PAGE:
(Your link to Public education as share of GDP seems to be recursive to this post.)
Really good questions. I also wish there was better historical data, including for the many centuries of history where the one-room-schoolhouse/tutorial method dominated. Very hard to say how many people attended school in Ancient Greece, the proportion of those people relative to various demographics, or even just how big schools were.
Quick and very incomplete tidbits off the top of my head, from a combination of pitch decks and my history of education class:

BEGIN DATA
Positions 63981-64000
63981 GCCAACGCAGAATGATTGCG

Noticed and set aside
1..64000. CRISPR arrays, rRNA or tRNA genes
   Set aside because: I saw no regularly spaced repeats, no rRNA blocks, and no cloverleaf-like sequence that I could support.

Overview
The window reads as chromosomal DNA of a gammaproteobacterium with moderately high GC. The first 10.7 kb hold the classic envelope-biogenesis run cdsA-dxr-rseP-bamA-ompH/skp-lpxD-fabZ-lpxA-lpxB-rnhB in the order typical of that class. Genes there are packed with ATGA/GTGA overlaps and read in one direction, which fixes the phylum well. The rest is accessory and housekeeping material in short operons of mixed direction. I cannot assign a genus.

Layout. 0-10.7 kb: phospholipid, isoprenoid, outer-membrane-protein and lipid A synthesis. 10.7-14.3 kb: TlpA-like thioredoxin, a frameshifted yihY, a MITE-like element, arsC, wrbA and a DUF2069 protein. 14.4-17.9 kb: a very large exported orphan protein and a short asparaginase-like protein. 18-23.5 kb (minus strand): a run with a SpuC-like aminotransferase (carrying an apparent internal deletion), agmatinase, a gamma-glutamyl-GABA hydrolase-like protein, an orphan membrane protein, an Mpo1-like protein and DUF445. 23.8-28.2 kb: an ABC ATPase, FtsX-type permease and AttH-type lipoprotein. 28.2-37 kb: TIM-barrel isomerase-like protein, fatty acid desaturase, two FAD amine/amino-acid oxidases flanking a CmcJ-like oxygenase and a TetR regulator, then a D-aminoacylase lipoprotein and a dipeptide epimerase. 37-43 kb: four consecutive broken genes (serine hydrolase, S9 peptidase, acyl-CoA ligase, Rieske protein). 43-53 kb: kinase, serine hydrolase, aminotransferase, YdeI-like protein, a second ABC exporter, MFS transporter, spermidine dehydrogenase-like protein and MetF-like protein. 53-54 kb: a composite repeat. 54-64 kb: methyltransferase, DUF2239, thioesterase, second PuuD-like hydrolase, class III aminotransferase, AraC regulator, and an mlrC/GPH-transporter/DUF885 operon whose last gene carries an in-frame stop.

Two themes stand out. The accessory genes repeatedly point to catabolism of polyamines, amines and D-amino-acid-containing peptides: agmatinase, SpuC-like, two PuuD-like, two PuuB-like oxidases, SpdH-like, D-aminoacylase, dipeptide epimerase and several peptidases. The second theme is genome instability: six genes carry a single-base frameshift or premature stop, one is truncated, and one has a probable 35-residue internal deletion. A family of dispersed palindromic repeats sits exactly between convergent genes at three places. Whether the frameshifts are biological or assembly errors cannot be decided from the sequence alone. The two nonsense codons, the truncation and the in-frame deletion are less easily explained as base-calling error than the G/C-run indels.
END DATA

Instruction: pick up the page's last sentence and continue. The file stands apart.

- something like 70% of children > 5 and < 18 in the US were in public primary schools as early as 1880
- the delta between that and present numbers is largely about the expansion of high school attendance
- pre-20th c. US public education spending was something on the order of a thousandth of a percent of today's spending (after adjusting for today's dollars)
- today there are about 100k public schools and 30k private schools in the US, and those numbers have been steady for a couple of decades
- today roughly 1 in every 1000 adults in the US is a professional teacher in primary or secondary education